Fourth Great Awakening

The Fourth Great Awakening was a Christian awakening that some scholars – most notably economic historian Robert Fogel – say took place in the United States in the late 1960s and early 1970s, while others look at the era following World War II. The terminology is controversial, with many historians believing the religious changes that took place in the US during these years were not equivalent to those of the first three great awakenings. Thus, the idea of a Fourth Great Awakening itself has not been generally accepted.[1]

Billy Graham was a notable harbinger of the Fourth Great Awakening.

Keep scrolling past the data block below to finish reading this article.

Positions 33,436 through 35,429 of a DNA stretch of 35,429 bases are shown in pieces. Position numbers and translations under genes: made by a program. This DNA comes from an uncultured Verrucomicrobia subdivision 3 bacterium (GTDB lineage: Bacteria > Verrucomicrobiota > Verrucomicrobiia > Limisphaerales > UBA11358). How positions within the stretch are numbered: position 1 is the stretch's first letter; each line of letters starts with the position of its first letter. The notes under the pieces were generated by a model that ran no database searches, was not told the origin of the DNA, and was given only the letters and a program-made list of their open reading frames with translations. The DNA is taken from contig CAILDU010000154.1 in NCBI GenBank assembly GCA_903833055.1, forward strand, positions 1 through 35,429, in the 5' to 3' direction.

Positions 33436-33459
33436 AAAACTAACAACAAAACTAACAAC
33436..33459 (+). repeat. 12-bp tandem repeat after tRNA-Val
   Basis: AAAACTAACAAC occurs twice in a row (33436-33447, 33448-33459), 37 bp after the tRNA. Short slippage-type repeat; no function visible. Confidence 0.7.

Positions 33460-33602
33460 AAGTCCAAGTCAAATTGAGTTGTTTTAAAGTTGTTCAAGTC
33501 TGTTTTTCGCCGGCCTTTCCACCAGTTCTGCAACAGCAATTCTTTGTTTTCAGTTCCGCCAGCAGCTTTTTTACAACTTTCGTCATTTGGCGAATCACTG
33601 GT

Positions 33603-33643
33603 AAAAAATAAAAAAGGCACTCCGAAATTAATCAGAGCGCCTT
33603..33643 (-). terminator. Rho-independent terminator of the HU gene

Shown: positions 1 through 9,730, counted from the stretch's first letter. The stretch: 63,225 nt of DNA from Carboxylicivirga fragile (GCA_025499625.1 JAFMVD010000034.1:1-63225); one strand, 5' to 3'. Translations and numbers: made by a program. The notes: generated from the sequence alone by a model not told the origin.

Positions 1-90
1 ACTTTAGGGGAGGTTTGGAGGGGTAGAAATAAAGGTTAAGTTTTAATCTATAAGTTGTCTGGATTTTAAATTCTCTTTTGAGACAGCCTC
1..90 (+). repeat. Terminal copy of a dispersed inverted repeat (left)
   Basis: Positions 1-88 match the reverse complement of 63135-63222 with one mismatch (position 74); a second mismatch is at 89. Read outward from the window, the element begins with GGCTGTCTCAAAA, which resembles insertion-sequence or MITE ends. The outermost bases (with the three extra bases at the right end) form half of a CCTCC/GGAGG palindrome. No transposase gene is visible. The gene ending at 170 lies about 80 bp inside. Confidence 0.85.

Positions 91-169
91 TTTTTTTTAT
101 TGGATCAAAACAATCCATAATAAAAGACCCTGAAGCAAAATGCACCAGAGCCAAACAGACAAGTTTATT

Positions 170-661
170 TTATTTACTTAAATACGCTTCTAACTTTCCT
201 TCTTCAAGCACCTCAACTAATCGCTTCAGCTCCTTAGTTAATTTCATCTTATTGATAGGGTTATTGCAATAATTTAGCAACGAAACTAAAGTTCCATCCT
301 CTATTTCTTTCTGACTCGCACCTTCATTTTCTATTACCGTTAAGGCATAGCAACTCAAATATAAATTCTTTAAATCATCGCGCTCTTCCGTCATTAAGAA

Whether or not they constitute an awakening, many changes did take place. The "mainline" Protestant churches weakened sharply in both membership and influence while the most conservative religious denominations (such as the Southern Baptists and Missouri Synod Lutherans) grew rapidly in numbers, spread across the United States, had grave internal theological battles and schisms, and became politically powerful. Other evangelical and fundamentalist denominations also expanded rapidly. At the same time, secularism grew dramatically, and the more conservative churches saw themselves battling secularism in terms of issues such as LGBT rights, abortion, and creationism.[2][3]


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